Verse > Anthologies > The World’s Best Poetry > Vol. IV. The Higher Life
Bliss Carman, et al., eds.  The World’s Best Poetry.
Volume IV. The Higher Life.  1904.
VII. Death: Immortality: Heaven
The New Jerusalem
Or, the Soul’s Breathing after the Heavenly Country
 “Since Christ’s fair truth needs no man’s art,
Take this rude song in better part.”

O MOTHER dear, Jerusalem,
  When shall I come to thee?
When shall my sorrows have an end—
  Thy joys when shall I see?
O happy harbor of God’s saints!        5
  O sweet and pleasant soil!
In thee no sorrows can be found—
  No grief, no care, no toil.
In thee no sickness is at all,
  No hurt, nor any sore;        10
There is no death nor ugly night,
  But life for evermore.
No dimming cloud o’ershadows thee,
  No cloud nor darksome night,
But every soul shines as the sun—        15
  For God himself gives light.
There lust and lucre cannot dwell,
  There envy bears no sway;
There is no hunger, thirst, nor heat,
  But pleasures every way.        20
Jerusalem! Jerusalem!
  Would God I were in thee!
Oh! that my sorrows had an end,
  Thy joys that I might see!
No pains, no pangs, no grieving griefs,        25
  No woful night is there;
No sigh, no sob, no cry is heard—
  No well-away, no fear.
Jerusalem the city is
  Of God our king alone;        30
The Lamb of God, the light thereof,
  Sits there upon His throne.
O God! that I Jerusalem
  With speed may go behold!
For why? the pleasures there abound        35
  Which here cannot be told.
Thy turrets and thy pinnacles
  With carbuncles do shine—
With jasper, pearl, and chrysolite,
  Surpassing pure and fine.        40
Thy houses are of ivory,
  Thy windows crystal clear,
Thy streets are laid with beaten gold—
  There angels do appear.
Thy walls are made of precious stone,        45
  Thy bulwarks diamond square,
Thy gates are made of orient pearl—
  O God! if I were there!
Within thy gates no thing can come
  That is not passing clean;        50
No spider’s web, no dirt, nor dust,
  No filth may there be seen.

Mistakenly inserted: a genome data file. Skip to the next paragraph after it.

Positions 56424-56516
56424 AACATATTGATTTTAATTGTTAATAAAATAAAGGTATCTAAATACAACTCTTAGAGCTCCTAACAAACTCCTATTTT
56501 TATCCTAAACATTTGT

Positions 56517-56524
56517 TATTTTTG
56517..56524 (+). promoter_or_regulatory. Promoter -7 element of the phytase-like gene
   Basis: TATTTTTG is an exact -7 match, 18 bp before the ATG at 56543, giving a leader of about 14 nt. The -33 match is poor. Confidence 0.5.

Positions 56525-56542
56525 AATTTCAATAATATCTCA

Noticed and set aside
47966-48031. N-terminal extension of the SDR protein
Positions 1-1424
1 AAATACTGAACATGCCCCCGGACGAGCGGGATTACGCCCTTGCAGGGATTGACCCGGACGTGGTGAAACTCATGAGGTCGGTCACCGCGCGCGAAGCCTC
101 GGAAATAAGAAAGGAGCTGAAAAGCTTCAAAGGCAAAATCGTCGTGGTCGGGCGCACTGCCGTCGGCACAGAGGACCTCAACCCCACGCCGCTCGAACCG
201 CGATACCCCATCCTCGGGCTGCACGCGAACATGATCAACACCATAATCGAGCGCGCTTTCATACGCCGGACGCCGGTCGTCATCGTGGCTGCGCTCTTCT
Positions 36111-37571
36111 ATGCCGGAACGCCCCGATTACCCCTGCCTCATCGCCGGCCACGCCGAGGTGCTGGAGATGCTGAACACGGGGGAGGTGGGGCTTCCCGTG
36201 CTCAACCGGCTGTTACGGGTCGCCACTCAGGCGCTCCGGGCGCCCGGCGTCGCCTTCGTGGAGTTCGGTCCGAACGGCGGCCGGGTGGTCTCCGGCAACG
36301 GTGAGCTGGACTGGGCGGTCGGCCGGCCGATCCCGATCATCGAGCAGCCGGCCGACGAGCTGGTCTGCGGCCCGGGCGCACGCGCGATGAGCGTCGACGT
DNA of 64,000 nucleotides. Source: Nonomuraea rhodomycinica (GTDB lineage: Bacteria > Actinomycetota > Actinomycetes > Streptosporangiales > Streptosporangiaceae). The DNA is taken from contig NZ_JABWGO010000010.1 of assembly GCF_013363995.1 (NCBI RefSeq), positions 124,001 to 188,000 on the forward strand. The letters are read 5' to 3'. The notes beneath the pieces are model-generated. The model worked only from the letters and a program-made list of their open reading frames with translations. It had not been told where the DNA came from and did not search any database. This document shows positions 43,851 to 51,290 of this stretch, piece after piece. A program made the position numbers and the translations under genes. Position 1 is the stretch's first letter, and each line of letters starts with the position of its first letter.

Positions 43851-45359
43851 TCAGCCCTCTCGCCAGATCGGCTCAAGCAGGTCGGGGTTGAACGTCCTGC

Jehovah, Lord, now come away,
  And end my griefs and plaints—
Take me to Thy Jerusalem,        55
  And place me with Thy saints!
Who there are crowned with glory great,
  And see God face to face,
They triumph still, and aye rejoice—
  Most happy is their case.        60
But we that are in banishment,
  Continually do moan;
We sigh, we mourn, we sob, we weep—
  Perpetually we groan.
Our sweetness mixèd is with gall,        65
  Our pleasures are but pain,
Our joys not worth the looking on—
  Our sorrows aye remain.
But there they live in such delight,
  Such pleasure and such play,        70
That unto them a thousand years
  Seems but as yesterday.
O my sweet home, Jerusalem!
  Thy joys when shall I see—
The King sitting upon His throne,        75
  And thy felicity?
Thy vineyards, and thy orchards,
  So wonderfully rare,
Are furnished with all kinds of fruit,
  Most beautifully fair.        80
Thy gardens and thy goodly walks
  Continually are green;
There grow such sweet and pleasant flowers
  As nowhere else are seen.
There cinnamon and sugar grow,        85
  There nard and balm abound;
No tongue can tell, no heart can think,
  The pleasures there are found.
There nectar and ambrosia spring—
  There music ’s ever sweet;        90
There many a fair and dainty thing
  Are trod down under feet.
Quite through the streets, with pleasant sound,
  The flood of life doth flow;
Upon the banks, on every side,        95
  The trees of life do grow.
These trees each month yield ripened fruit—
  For evermore they spring;
And all the nations of the world
  To thee their honors bring.        100
Jerusalem, God’s dwelling-place,
  Full sore I long to see;
Oh! that my sorrows had an end,
  That I might dwell in thee!
There David stands, with harp in hand,        105
  As master of the choir;
A thousand times that man were blest
  That might his music hear.
There Mary sings “Magnificat,”
  With tunes surpassing sweet;        110
And all the virgins bear their part,
  Singing around her feet.
“Te Deum,” doth Saint Ambrose sing,
  Saint Austin doth the like;
Old Simeon and Zacharie        115
  Have not their songs to seek.
There Magdalene hath left her moan,
  And cheerfully doth sing,
With all blest saints whose harmony